“The Simpsons” and the family’s ever-changing scramble to get to their couch have dominated TV screens across the world for almost 30 years, and writer/producer/showrunner Mike Reiss has been there for it all.
As the longest-running animated sitcom of all time, the show has given the world, especially Americans, a forum to discuss the craziness of pop culture and the absurdities of life with lovable but stupid Homer Simpson and his family.
From “predicting” Donald Trump’s run and win for president to fielding criticism for its jokes and characters (including the Indian-American bodega owner Apu), Reiss and his team have tapped into America’s pulse, for better or worse.
Reiss is ready to give up all his secrets from his three decades with “The Simpsons” in a new book called “Springfield Confidential: Jokes, Secrets and Outright Lies from a Lifetime Writing for ‘The Simpsons,’ ” which hits bookstores Tuesday.
“I managed to fill a book,” he told amNewYork. “If you work at a comedy show for 30 years and you don’t have 300 pages of good stories, you haven’t been paying attention.”
On the heels of the release, he’ll be at the Alamo Drafthouse in Brooklyn on June 18 to share some of the stories, secrets and scandals he covers in the book, using rare animated clips during a Q&A session.
We couldn’t wait to find out his “Simpsons” secrets, so we asked our own questions about the show and topics he’ll cover at the Drafthouse.
What is the average writing session like?
There are 20 writers and everybody gets to write one episode a year. And even though they work really hard on it, it gets thrown to the lions. Eight writers sit around a table and go line by line, throwing out jokes until one makes everybody laugh. It’s a real mechanical process, by the time it gets to the air, we’ve rewritten the script from top to bottom eight complete times. Even if you’ve written the greatest script in the world, 80 percent of your material has been changed. It’s a brutal process.
How has writing for the show changed over the years?
The show has stayed completely the same but the perception of it around the world has completely changed. In 1989, it was condemned by President George Bush Sr. and the National Council of Churches. It’s the same show, but now ministers quote the show in their sermons and it was praised by Pope Benedict a few years ago. It makes me think, “Wow, the world has clearly gone right down the toilet.”
We do move a little faster now. When it came on in 1989, it was the fastest thing people had ever seen on TV — our only competition was “The Golden Girls.” Now that the public has caught up with the speed, we have to make it even denser. The pressure is on us to pack even more material into each episode.
It’s been said that “The Simpsons” has predicted so many things that have come to pass. How does that happen?
We love this angle. Suddenly everybody is treating us like great prophets, but I see the show as some homeless guy who has been babbling for 30 years. If you keep babbling long enough, sooner rather than later you’ll get something right. We do a little research in advance, and we care about details. When writing the show, we think about what is the stupidest thing we can imagine happening and a couple of years later, the world does it. President Trump is a great example of that.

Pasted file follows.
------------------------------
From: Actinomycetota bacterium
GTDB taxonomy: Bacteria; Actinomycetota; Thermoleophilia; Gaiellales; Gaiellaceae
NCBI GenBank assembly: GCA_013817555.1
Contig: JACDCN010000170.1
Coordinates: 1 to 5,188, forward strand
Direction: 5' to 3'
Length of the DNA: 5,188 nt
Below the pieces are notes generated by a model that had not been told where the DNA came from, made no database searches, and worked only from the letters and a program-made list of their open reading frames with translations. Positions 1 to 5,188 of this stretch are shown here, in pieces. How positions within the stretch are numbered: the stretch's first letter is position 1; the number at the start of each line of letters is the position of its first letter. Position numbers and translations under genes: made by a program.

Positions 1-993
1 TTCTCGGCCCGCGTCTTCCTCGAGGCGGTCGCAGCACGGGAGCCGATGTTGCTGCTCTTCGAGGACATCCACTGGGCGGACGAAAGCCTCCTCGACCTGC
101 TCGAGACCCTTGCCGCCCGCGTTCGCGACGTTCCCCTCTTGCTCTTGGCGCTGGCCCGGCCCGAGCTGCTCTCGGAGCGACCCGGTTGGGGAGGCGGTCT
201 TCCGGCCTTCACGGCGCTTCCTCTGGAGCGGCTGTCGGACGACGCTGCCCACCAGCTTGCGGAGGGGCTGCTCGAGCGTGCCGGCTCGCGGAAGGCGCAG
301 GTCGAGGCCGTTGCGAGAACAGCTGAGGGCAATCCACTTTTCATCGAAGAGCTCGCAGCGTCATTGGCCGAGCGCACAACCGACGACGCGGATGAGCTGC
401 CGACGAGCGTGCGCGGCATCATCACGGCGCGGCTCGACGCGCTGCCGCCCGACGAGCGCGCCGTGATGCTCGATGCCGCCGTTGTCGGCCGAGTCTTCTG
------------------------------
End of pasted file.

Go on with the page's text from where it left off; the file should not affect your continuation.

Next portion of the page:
What celebrities have been among your favorite guest stars on the show?
We’ve had 800 guest stars and there’s only been three to complain about, though I can’t say their names. The other 797 were just great, like Joe Frazier, a world heavyweight boxing champion. He was given an impossible line on the show (“Brother, Can You Spare Two Dimes?”) that was 35 words long. He fought his way through it like he fought Muhammad Ali. I love that.
Liam Neeson came in and shocked everyone about how funny he is.
I wrote the episode with Michael Jackson, who was at the super peak of his fame and before any scandal came out. He was such a lovely, regular guy.
What do you think has contributed to the show lasting so long?
Nobody gets too attached to the material and gets too big an ego. Each script represents the brainpower of 20 screenwriters. The writers all enjoy each other and trust the actors, and the animators improve whatever we give them. It’s like a kibbutz, except we’re not making orange juice, we’re making episodes of “The Simpsons.”
Nobody realizes that cartoons always run forever. “Family Guy” is about to start its 20th year and South Park is on year 23. Mickey Mouse has been creepy and horrible for 85 years. The only reason other hit shows go off the air is because actors get tired. Seinfeld was tired of being Seinfeld, “Friends” weren’t friends anymore, and Roseanne, well, we know about Roseanne.
Living in New York City must give you a lot of material, no?
It’s always interesting and always exciting. I’ve lived here 12 years and I haven’t been in a taxi. I can walk everywhere. You can barely keep up with it, too. It’s so much more stimulating than living in L.A. My first job right out of college was at National Lampoon magazine. Walking to work, I’d see three amazing things every day and walk into work with three great stories.
To see Reiss at the Alamo Drafthouse, visit drafthouse.com for tickets and to purchase the book. Reiss is hitting up other NYC venues (People’s Improv Theater/The Pit, the Brooklyn Public Library, Powerhouse Arena) for his book tour, so check those out as well.